Fitting the new matrix was simple and clipping the front cover in place was easy.  Wrestling the heater box back in place was still a chore, but shaving down the rubber seal and using expandable foam tape to fill the small gap made the job possible.  I refit the screws and lines back onto the firewall, and the job was done.  All in all, it took me a half hour.  Not bad.  And the vent control still worked.  

That was all the time and energy we had, so we stopped for the evening.


Saturday was The Big Day.  The engine and transmission went back into the car.  I changed the passenger's side motor mount - I could not remove the driver's side mount because of brilliant British engineering that passes the steering shaft right through the support for that mount, and makes it impossible to remove the nut without removing the entire steering rack and column.  I wasn't up for that and it didn't look horrible, so it stayed.  It was really loose, though, and I managed to tighten it by jamming a screwdriver against the nut and turning the mount.  (This gave me an idea, but we'll get back to that.)

We discovered the magic trick to installing the transmission crossmember with new mounts:

  1. Install the mount and "cage" loosely to the transmission, getting the rear (impossible to reach otherwise) bolts started, and let the assembly hang loosely.
  2. Offer up the crossmember and maneuver the mounts through the holes.  There are two holes - front and rear - and we needed the front holes for the overdrive's slightly different mounting location.  (By the way, there are 16 different ways you can fit this assembly.  We got it right the first time.)
  3. Start the nuts on the mounts, then loosely fit the front mount bolts.  It will be a bit difficult, but much easier than trying to fit them both before fitting the crossmember.
  4. Finish tightening the rear mount bolts, then the front mount bolts and the mount nuts.  I found that I could use a swivel socket and a loooong extension to get to the nuts, but needed to wrench the bolts.  At least they were accessible (enough) with things being loose.
  5. With a jack and long 2x4 (or a transmission jack, if you have it), lift up the crossmember enough to be able to start the two bolts that join the "cage" to the bottom of the crossmember.
  6. Raise the crossmember up a bit more to the point where you can see if the bolts for the crossmember will fit into the holes you want to use.  If you have led a clean life, they will.  If not, you'll have to drop the crossmember and mounts and flip the "cage" around.  It gets weird.  If they fit, bolt them up and remove the support.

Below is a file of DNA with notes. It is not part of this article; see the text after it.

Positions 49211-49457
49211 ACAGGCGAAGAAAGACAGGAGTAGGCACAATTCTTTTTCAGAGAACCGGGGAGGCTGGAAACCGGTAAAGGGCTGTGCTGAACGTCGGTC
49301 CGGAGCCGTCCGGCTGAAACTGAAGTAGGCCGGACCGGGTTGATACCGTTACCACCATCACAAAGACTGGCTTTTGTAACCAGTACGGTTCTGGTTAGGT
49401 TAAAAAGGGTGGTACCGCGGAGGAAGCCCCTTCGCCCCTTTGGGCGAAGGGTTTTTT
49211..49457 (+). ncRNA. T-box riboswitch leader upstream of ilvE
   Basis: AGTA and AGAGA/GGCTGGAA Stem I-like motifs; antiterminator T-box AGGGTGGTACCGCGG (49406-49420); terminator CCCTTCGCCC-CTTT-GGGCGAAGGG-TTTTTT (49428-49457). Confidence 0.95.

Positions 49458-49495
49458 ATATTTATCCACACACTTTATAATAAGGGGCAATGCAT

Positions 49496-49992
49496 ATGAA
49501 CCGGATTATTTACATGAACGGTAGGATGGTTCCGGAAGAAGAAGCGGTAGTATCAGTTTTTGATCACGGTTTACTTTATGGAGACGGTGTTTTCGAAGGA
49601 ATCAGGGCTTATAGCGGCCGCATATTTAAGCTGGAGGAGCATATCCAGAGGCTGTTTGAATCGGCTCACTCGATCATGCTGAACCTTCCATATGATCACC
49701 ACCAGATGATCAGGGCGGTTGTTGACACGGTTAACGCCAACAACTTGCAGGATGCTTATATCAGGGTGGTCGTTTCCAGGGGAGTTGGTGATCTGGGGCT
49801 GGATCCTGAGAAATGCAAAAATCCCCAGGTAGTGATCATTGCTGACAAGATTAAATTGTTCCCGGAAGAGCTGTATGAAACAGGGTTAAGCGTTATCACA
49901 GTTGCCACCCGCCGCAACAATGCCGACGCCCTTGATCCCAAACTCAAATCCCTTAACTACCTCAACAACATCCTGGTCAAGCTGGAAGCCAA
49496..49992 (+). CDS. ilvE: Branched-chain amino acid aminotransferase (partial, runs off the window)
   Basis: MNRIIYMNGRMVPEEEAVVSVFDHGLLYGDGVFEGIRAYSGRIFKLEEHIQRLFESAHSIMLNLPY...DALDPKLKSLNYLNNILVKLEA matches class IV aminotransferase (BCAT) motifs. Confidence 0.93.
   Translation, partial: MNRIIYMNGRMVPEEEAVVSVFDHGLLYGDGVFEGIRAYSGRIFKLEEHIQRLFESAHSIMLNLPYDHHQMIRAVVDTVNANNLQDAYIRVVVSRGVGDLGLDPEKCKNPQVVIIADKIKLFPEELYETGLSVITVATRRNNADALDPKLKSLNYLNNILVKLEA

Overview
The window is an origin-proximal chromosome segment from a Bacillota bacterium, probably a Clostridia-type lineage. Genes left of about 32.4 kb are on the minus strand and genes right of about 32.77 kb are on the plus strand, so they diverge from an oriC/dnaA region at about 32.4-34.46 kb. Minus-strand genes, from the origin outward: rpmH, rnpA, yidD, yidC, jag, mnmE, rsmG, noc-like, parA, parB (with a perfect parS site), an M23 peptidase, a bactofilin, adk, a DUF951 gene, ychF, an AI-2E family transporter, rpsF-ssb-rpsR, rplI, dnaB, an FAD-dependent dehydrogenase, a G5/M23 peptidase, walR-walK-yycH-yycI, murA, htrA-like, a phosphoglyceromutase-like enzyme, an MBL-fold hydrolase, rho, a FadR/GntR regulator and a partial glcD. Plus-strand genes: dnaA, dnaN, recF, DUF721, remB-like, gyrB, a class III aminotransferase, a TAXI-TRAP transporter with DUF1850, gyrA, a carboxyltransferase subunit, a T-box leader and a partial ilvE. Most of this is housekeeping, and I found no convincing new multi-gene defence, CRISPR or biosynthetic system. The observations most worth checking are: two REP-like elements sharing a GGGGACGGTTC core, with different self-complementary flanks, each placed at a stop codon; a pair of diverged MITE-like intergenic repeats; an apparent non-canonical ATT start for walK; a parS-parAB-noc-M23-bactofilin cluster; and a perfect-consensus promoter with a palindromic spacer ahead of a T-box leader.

After getting the crossmember in place, I had to fit the wiring for the reverse lights and overdrive.  There was just barely not enough room to do this without scraping the back of my hand very badly.  (I'll survive.)

We then fit the exhaust and driveshaft, radiator support and radiator, hoses and lines, linkage, clutch secondary cylinder, speedo cable, etc.  Everything was nice and clean.

Finally, we filled Alice with fluids, hooked up the battery, started her up, and drove home.

Except that's not what happened.

Well, we did all the things except the 'drove her home' part.  There were some problems.

  1. The thermostat housing was leaking.  I changed the thermostat (embarrassingly enough, I didn't do that before) and I should have left well enough alone.  But that's an easy fix.
  2. She started right up fine, but then after about 30 seconds ran much more poorly.  We adjusted the distributor timing and it got better, but not great.  But it was good enough for a test drive.
  3. When I went on that test drive, I shifted into 1st (great!) and then 2nd (not so great).  Shifting into 2nd yielded a Very Bad Noise that sounded like rotating things striking each other.  But if I shifted gently, it didn't happen.  I did find that the overdrive worked (wahoo!).
So I got back to Dave's, and we decided that it was going to have to come out.  But then we went to lunch and called it a day, because we were definitely done.


Sunday morning I went back to Dave's early and got busy.  I was now an expert at removing things from an MGB, so it actually went relatively quickly.  We got the engine and transmission out and separated, and took a look inside.  We did find that one of the plungers for the detents was a bit shorter, but that wasn't the root cause.

This was.

See that ground up part?

Dejected, I took the transmission home.  Later on that evening, I dismantled it on the bench and found the problem.

The retaining collar for the mainshaft was loose.  But why?  Well, I found out why.  When I assembled the mainshaft, I did not engage the ears on the 3rd gear thrust washer.  That left play in the assembly once the gear rotated (and did engage).  The resulting free play was enough to allow the 1/2 synchronizer assembly to move forward and contact the laygear just enough to grind the ever living snot out of it.